[caption id="attachment_221825" align="aligncenter" width="1200"] The costs of new laboratory space has been rising significantly, convincing state officials to invest more in approved projects in Delaware. | DBT PHOTO BY JACOB OWENS[/caption]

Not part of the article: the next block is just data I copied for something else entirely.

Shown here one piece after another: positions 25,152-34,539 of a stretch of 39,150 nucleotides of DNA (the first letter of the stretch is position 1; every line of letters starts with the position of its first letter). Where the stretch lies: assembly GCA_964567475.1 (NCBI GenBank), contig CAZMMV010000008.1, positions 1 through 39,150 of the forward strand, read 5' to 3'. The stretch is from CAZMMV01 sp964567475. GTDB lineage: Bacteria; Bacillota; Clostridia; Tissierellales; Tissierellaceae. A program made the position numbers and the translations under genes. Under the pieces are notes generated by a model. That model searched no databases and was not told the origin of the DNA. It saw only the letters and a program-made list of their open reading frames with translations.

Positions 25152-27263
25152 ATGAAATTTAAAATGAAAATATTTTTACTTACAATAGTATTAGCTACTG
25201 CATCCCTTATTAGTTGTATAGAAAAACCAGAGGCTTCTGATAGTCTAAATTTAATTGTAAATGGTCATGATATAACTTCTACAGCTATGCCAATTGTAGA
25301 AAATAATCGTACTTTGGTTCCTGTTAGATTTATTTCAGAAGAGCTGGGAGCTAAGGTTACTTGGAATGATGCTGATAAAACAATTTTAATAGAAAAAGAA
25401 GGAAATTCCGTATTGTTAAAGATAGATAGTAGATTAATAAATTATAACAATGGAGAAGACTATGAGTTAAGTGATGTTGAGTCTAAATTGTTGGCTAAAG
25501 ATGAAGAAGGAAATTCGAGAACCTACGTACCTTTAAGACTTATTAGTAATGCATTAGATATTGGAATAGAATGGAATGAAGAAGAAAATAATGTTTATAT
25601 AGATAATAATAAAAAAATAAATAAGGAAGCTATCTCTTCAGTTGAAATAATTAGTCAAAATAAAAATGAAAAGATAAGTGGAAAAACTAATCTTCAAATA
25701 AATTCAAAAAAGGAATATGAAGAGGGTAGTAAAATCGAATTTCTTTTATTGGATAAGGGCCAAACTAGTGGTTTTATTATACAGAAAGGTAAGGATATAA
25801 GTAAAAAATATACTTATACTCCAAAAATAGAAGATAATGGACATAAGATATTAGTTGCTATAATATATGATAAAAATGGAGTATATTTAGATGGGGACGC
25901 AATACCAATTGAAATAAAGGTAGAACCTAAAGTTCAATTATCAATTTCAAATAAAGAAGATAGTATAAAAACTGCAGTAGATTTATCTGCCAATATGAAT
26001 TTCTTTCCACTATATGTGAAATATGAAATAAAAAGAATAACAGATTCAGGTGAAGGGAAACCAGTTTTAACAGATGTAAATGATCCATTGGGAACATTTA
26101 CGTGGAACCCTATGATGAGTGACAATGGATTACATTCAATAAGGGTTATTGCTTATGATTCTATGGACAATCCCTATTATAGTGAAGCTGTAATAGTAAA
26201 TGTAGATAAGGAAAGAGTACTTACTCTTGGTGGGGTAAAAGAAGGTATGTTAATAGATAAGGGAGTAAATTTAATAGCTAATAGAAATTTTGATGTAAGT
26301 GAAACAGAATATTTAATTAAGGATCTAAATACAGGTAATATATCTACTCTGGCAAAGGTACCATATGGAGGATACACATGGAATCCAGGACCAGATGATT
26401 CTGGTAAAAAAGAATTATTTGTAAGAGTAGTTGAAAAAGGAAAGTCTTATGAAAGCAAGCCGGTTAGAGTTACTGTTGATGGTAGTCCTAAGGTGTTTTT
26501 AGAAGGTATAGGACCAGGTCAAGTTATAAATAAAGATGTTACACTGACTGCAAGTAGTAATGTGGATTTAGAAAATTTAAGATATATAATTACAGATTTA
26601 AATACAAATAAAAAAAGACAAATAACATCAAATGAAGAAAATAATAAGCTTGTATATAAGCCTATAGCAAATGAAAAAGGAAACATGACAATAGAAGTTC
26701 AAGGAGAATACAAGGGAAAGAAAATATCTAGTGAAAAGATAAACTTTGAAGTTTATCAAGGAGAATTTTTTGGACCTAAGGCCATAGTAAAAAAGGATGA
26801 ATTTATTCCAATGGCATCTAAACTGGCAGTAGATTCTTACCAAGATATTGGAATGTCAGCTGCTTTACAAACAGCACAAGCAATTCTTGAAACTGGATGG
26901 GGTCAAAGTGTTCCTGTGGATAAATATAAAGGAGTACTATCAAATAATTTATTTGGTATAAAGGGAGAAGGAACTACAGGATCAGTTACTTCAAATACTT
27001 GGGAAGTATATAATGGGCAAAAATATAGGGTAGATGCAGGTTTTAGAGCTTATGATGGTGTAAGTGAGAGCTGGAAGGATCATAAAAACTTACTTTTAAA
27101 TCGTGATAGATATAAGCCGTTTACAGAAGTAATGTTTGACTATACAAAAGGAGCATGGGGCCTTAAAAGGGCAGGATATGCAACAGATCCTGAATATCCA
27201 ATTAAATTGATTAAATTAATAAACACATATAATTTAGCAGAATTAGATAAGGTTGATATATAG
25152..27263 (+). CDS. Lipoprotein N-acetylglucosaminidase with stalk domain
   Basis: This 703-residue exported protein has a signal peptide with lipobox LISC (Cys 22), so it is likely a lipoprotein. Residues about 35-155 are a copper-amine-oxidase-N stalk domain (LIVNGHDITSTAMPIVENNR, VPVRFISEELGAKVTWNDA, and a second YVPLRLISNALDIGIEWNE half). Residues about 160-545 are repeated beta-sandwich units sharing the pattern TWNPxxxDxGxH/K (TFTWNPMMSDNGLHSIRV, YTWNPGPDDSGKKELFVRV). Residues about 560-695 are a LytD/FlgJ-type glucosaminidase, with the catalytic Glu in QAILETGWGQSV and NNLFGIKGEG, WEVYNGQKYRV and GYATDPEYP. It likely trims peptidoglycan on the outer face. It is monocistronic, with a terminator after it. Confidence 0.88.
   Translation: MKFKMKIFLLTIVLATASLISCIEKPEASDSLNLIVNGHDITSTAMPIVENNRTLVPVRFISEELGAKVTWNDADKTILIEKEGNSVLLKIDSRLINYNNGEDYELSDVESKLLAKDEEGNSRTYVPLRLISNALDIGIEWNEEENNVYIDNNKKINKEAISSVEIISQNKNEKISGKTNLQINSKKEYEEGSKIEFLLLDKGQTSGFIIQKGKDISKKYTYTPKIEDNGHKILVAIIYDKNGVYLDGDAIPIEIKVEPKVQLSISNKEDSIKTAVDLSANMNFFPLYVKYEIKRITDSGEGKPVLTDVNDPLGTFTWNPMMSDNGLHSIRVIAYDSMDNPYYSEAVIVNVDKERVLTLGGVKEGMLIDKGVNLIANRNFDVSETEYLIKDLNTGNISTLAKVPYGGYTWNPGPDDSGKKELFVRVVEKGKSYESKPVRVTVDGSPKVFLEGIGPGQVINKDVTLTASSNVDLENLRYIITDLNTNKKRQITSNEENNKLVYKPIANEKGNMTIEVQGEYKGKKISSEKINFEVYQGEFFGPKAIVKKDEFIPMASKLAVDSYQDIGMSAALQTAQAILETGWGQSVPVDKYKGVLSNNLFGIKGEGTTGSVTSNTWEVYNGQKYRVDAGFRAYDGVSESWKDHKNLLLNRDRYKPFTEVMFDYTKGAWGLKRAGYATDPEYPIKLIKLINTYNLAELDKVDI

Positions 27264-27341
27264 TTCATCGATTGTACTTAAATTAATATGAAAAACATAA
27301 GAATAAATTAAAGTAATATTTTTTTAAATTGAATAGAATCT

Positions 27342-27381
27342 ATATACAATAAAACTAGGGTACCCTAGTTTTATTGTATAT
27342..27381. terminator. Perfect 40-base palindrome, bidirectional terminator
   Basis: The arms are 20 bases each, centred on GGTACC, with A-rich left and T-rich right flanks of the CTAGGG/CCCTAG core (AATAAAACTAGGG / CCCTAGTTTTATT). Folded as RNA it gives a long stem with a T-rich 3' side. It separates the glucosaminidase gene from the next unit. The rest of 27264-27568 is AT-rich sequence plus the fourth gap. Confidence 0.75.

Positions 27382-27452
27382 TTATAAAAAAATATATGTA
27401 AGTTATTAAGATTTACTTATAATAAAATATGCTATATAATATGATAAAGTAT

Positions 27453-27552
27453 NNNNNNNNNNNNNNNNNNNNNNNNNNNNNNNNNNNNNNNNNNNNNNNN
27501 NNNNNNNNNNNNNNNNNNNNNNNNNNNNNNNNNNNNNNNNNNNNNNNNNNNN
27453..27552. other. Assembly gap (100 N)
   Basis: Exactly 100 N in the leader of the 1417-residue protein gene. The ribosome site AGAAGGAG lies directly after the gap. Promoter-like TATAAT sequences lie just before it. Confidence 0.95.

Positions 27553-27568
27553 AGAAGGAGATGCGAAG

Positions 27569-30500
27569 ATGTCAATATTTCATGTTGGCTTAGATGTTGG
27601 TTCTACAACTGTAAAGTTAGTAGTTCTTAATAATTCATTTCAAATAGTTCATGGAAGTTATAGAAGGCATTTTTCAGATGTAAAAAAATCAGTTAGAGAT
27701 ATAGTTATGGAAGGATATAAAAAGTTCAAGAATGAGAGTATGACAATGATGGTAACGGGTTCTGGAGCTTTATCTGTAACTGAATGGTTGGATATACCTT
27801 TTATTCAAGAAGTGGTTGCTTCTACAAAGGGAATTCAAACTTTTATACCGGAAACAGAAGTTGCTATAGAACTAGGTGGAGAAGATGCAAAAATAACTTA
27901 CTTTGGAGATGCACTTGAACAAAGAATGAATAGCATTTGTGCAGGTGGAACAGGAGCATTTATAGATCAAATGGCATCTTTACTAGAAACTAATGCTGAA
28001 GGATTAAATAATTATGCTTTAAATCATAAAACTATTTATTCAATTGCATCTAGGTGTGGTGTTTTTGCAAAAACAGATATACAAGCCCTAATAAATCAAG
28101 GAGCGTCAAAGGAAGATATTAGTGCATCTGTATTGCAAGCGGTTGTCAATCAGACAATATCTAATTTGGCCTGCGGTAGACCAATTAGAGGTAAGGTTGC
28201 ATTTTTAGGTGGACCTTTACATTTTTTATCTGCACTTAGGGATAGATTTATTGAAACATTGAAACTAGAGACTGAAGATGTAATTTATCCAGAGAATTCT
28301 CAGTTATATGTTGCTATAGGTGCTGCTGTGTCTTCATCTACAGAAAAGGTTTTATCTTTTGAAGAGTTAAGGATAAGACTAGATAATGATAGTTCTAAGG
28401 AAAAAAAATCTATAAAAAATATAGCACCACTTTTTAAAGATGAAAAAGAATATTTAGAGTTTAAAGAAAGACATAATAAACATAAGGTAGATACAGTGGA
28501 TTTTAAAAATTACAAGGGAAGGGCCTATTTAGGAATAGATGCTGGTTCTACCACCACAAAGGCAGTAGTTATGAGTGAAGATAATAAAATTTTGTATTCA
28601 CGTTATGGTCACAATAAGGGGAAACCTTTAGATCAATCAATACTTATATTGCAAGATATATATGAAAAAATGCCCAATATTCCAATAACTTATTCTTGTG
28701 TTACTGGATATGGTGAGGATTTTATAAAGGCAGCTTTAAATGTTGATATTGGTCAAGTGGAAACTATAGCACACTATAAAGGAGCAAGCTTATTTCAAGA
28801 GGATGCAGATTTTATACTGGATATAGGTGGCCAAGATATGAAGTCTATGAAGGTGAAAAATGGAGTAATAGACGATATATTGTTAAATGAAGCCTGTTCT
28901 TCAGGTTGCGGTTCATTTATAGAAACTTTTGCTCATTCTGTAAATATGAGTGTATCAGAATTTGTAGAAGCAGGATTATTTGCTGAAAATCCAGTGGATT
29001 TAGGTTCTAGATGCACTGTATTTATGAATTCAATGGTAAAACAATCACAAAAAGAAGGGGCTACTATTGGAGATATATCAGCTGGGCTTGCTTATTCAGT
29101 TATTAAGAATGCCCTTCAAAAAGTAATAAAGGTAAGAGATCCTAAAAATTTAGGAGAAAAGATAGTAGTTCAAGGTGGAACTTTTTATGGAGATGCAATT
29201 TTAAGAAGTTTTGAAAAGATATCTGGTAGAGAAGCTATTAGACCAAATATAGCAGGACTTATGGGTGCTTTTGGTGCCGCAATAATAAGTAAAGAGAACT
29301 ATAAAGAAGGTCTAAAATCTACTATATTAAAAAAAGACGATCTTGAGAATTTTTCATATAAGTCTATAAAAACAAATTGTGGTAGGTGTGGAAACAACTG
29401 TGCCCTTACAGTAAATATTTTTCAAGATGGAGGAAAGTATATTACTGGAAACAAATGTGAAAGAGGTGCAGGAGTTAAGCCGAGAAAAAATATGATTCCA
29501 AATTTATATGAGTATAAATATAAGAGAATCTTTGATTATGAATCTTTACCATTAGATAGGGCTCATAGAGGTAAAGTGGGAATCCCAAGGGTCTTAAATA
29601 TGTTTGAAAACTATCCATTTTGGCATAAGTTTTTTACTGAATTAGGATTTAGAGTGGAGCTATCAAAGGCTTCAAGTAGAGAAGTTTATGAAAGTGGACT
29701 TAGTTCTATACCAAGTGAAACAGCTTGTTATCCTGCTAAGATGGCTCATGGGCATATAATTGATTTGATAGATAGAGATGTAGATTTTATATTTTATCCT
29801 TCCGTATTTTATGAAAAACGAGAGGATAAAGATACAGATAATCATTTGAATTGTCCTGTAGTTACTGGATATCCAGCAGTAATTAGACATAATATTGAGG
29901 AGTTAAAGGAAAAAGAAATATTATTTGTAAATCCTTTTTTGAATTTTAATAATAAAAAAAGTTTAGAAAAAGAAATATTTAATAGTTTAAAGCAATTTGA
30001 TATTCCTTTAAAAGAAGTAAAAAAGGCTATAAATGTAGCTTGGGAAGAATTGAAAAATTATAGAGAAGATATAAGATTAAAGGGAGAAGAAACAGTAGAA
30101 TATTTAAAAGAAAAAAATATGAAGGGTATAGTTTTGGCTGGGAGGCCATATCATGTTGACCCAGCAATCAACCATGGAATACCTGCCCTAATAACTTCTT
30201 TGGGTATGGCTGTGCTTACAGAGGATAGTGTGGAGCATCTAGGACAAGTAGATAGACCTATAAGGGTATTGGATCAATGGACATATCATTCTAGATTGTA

BEAR – As construction costs have risen among supply chain issues and product inflation, state officials have agreed to increase the size of maximum grants available under the relatively new Delaware Graduated Lab Space Fund grant program.Recognizing that Delaware has incubated a growing number of biopharma, medical technology and chemical engineering firms in recent years, the state’s economic development agency, Delaware Prosperity Partnership, lobbied in 2020 to create a new grant program that could help support the build-out of middle-tier-sized lab space necessary for their continued growth.That program, initially funded by $10 million in the state’s Fiscal Year 2021 budget and bolstered with another $10 million this fiscal year, was launched in 2021. It has already supported the planned expansion of Prelude Therapeutics, ThruPore Technologies, Advanced Materials Technology, Sepax Technologies, and Analytical Biological Services.The eligibility factors for lab space grants are more stringent than other state programs, with DPP having hired a consultant to review proposed plans and determine whether a company has all the necessary licenses and intellectual property protections to manufacture into the future. Applicants’ prior funding track record and future plans will also be considered as well.Companies that receive grants agree to remain in the space for five years while a landlord agrees to keep the lab space intact for at least six months should the applicant leave within that period. The grants were limited to a third of a lab fit-out cost, capped at $50 per square foot and limited to fit-outs up to 20,000 square feet though. DPP officials now say that construction costs for lab space are routinely running higher than the $150 a square foot that they originally targeted.“The goal is to create lab space and keep these companies growing in Delaware, and right now that logjam is building up from market conditions,” Kurt Foreman, president and CEO of DPP, told the state’s investment board, the Council on Development Finance, at its April 25 meeting.Noah Olson, director of innovation at DPP who has been leading the lab space applicants, said that “market conditions have changed a lot over the past two years,” and that costs have “escalated significantly.”“The grant level right now is not having the same effect as what we had hoped for,” he added.All of the companies that have gone through the grant program so far were seeing costs well in excess of $150 per square foot. DPP is also currently seeing cost estimates well above $240 from some of the prospects it’s talking to and from projects that its consultant Facility Logix is working with, officials said.Patricia Larrabee, president of Maryland-based Facility Logix, said that prices nationwide in laboratory construction have risen about 20%, when a typical planning factor for those kinds of escalations would be 4%. She also noted that some equipment, such as emergency generators, air handlers, electrical distribution units and more are also difficult to find right now. At least one project estimated that its costs had increased 50% since it first drafted its plans, Larrabee said.Without those issues in mind, the DPP requested that the CDF sign off on an increase in the maximum grant level to $80 per square foot. The increase would be temporary, lasting through the end of June 2023, when the next state fiscal year ends. Olson said the grant program would be reassessed next spring to determine whether to retain the higher level or drop to a lower one.After some discussion by the CDF, Rep. Ed Osienski bristled a bit at signing off on a 60% increase when the nationwide average project cost increase was reportedly 20%. He proposed a smaller 40% increase to $70 per square foot, which his colleagues unanimously backed.Foreman said that he expects to bring three of those companies back to the CDF at its May meeting to request additional funds to support their higher project costs.